In college, a trick to surviving the rigors of the pure and applied science program was to choose mandatory humanities courses that were not too demanding in terms of work. Ironically, many of the courses turned out to be at least as stimulating as any science subject, and their content stayed with me for life.
In one humanities course, a teacher with an Afro-hairdo taught us how to sense-juggle. I especially liked practicing the technique in a safe park. We had to close our eyes and feel our clothes, the tingling breeze and temperature gradients between skin and surrounding. Then we shifted to sounds, listening to rustling leaves and to the background murmur of conversations and distant traffic. A minute later, it was back to the tactile world, followed by a shift to auditory stimuli. Next we tuned into smells such as hexenals from freshly-cut grass or geosmin from soil bacteria. The fourth sense to juggle was taste. Even if we weren’t eating we could use the pleasant aftertaste of a recent meal. Finally, we opened our eyes and looked straight ahead but included all peripheral movement of passerbys, noticed the fluid rubbery movement of their legs (which somehow became more obvious if you let your head hang from the edge of a park bench and view them upside down) and the different hues and glimmers on the surface of leaves.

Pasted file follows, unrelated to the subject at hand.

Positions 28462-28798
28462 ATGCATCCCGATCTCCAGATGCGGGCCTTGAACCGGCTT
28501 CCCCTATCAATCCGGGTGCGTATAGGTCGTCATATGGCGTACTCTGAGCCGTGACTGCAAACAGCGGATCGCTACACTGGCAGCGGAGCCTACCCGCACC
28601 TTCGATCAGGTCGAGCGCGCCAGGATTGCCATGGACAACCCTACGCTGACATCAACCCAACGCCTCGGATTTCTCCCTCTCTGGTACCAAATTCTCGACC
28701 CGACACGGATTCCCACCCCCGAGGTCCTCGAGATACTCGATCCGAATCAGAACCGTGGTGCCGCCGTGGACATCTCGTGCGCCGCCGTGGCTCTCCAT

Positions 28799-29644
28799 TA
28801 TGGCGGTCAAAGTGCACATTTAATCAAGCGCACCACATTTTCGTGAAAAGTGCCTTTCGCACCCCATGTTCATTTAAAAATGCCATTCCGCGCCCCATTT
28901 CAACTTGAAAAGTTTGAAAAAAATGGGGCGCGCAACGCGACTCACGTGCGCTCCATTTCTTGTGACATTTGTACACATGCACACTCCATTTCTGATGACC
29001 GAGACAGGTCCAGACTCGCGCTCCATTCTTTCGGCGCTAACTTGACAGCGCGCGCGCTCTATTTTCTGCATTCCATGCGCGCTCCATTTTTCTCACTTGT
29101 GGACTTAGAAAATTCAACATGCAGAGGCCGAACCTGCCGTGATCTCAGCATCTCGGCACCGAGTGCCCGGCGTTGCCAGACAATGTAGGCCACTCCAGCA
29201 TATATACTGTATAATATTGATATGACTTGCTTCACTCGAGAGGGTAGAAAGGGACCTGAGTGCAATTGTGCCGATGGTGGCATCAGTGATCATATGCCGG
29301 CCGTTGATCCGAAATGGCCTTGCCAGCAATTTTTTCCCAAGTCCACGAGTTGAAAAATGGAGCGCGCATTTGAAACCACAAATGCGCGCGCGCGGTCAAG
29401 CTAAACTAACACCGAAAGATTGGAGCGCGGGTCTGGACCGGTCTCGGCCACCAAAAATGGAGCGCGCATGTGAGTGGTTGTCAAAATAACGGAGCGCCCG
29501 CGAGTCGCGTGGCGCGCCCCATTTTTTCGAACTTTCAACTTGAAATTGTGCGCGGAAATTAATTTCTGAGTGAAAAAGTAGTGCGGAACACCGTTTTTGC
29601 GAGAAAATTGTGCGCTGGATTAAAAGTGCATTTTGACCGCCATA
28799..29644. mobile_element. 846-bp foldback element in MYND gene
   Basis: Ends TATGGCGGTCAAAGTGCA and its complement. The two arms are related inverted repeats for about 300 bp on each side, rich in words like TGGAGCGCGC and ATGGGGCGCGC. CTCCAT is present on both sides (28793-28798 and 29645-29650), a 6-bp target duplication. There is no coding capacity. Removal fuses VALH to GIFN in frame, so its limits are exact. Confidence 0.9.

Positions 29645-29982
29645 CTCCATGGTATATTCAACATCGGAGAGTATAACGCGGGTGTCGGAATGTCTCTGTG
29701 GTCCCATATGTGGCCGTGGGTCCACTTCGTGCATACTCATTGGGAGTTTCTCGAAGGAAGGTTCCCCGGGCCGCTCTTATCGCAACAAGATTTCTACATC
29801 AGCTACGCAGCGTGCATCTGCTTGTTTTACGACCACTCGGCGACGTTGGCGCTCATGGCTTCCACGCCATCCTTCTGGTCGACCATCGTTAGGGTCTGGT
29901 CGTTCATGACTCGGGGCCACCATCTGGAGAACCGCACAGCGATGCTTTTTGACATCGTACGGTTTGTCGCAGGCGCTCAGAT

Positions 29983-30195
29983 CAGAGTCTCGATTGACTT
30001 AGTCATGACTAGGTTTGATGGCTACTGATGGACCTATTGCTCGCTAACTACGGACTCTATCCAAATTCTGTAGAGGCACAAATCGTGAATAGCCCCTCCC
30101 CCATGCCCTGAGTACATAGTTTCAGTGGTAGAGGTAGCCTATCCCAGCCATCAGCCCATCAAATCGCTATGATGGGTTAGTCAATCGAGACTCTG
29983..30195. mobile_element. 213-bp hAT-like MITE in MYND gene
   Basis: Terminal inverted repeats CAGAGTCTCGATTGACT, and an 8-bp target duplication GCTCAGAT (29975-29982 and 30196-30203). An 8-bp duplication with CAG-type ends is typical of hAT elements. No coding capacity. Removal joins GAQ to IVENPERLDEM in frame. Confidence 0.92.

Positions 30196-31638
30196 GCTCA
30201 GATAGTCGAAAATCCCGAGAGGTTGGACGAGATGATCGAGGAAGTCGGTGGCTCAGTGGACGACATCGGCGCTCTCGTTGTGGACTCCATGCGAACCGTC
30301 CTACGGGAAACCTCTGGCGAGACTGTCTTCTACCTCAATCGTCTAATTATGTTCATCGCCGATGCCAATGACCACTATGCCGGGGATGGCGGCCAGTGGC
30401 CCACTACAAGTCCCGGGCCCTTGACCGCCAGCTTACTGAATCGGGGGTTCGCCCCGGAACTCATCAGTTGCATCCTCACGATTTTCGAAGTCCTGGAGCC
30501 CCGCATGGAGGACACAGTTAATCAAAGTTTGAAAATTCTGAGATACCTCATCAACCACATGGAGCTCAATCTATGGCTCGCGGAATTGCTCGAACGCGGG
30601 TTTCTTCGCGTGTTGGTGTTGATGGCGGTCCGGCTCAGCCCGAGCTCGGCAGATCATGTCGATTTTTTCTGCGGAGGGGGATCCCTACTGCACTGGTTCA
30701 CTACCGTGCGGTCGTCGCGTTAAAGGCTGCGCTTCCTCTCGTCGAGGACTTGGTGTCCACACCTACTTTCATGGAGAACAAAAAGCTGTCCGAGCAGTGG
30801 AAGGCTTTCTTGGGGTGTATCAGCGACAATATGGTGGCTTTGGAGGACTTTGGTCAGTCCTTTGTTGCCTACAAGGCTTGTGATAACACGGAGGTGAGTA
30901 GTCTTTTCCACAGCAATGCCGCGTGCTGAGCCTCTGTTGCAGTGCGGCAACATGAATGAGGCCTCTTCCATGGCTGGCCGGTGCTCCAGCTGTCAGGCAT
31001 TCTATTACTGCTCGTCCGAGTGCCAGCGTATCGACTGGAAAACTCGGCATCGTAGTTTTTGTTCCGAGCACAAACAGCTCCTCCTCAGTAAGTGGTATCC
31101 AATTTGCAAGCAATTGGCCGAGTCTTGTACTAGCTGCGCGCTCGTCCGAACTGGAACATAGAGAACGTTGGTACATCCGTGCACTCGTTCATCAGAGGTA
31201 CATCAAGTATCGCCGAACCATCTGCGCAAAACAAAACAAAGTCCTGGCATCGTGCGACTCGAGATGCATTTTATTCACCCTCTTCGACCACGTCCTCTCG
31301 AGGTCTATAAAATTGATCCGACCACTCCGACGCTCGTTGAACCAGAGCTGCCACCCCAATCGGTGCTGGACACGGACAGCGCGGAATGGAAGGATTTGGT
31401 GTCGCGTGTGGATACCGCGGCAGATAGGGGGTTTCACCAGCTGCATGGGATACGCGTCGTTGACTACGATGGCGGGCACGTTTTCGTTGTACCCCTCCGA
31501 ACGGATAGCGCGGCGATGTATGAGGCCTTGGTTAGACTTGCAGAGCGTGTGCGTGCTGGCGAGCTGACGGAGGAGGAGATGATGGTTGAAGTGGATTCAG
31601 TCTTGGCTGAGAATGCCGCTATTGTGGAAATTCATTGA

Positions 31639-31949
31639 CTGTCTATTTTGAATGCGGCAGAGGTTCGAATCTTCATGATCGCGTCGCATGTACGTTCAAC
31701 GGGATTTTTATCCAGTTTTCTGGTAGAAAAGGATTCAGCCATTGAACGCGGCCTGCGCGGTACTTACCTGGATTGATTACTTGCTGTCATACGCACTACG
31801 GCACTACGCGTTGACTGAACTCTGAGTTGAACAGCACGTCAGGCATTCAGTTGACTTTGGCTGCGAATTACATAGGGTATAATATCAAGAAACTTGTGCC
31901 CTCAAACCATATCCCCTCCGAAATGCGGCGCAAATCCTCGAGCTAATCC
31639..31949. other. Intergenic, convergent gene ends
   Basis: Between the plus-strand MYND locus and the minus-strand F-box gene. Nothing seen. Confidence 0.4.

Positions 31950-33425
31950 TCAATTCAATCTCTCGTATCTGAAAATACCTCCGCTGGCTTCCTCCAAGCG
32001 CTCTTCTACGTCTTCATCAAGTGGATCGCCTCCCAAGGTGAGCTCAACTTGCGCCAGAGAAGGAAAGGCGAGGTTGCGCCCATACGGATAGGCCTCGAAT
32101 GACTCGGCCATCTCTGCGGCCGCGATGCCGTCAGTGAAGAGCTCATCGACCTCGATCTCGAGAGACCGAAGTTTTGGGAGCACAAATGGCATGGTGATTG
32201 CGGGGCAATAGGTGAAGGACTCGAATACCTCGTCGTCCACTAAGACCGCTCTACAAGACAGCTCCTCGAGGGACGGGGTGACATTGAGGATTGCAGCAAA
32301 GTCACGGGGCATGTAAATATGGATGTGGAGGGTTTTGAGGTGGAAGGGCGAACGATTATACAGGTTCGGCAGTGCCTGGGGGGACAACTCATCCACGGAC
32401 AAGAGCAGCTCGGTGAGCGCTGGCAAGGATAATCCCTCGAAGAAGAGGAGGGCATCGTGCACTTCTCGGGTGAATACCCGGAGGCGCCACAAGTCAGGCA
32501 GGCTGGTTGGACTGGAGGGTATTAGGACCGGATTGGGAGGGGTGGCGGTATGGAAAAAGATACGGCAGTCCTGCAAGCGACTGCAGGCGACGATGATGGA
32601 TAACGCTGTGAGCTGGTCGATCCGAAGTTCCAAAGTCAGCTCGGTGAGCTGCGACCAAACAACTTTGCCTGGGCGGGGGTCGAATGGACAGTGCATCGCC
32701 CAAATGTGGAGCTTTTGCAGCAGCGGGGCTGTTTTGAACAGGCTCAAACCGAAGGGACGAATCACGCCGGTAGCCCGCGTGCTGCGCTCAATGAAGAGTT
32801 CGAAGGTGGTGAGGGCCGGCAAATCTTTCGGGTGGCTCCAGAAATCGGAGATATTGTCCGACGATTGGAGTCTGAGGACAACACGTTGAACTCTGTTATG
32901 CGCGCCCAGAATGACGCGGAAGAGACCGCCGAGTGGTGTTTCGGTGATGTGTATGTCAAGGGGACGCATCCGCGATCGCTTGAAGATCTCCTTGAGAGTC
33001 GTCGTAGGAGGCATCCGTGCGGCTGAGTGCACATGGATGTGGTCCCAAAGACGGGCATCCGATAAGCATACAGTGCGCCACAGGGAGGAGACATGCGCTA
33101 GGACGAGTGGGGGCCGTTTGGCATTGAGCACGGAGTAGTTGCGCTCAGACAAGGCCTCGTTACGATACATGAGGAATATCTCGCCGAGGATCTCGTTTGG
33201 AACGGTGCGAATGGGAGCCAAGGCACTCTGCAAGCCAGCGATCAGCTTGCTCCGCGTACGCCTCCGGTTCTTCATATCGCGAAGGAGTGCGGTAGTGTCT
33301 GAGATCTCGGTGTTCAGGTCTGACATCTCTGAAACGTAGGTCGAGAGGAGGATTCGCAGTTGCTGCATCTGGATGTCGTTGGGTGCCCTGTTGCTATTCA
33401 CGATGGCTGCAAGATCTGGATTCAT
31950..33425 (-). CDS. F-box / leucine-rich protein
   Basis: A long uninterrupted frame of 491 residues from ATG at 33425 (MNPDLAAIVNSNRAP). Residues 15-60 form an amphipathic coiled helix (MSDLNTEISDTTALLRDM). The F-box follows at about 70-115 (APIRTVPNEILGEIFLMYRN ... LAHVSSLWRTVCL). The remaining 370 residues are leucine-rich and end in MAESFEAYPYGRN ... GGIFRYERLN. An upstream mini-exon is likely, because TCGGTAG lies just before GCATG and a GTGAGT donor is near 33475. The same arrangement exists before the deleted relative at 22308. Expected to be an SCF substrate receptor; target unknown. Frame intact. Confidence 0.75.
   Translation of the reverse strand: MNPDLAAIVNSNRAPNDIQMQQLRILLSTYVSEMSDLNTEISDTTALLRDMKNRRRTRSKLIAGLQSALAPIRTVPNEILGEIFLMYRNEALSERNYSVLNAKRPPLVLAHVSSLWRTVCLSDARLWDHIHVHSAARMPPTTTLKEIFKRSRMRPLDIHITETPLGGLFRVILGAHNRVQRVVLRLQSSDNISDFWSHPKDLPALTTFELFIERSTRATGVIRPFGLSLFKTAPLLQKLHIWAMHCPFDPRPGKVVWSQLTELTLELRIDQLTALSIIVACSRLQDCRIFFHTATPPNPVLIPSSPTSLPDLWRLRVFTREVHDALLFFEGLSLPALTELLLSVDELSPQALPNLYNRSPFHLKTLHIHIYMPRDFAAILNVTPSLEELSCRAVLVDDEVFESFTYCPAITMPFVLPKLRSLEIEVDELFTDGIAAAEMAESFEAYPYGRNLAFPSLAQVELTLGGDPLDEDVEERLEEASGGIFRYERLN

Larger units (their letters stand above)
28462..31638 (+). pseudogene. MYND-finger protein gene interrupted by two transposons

But why not extend the exercise and add scientific insight to the sensual world? If one is by the seaside and juggling the sound of rolling waves; the smell of algal compounds from minute droplets in the air; the taste of salt on one’s lips; the sight of the unbroken boundary between water and sky and the sensation of the sea breeze on exposed skin, why not wonder about the mechanism of wind direction? Due to water’s high specific heat, the sea warms up more slowly than the sand crystals in the sun. Air molecules colliding with the latter reach a higher temperature than those above the water. The warm air rises and spreads due to its lower density, lowering pressure above the land. Meanwhile colder air sinks above the sea and exerts more pressure. This allows the greater force of the cool air to push towards the warmer shore, so that we feel air’s accentuated movement as we continue to juggle between five senses and the concepts that were generated from within our brains.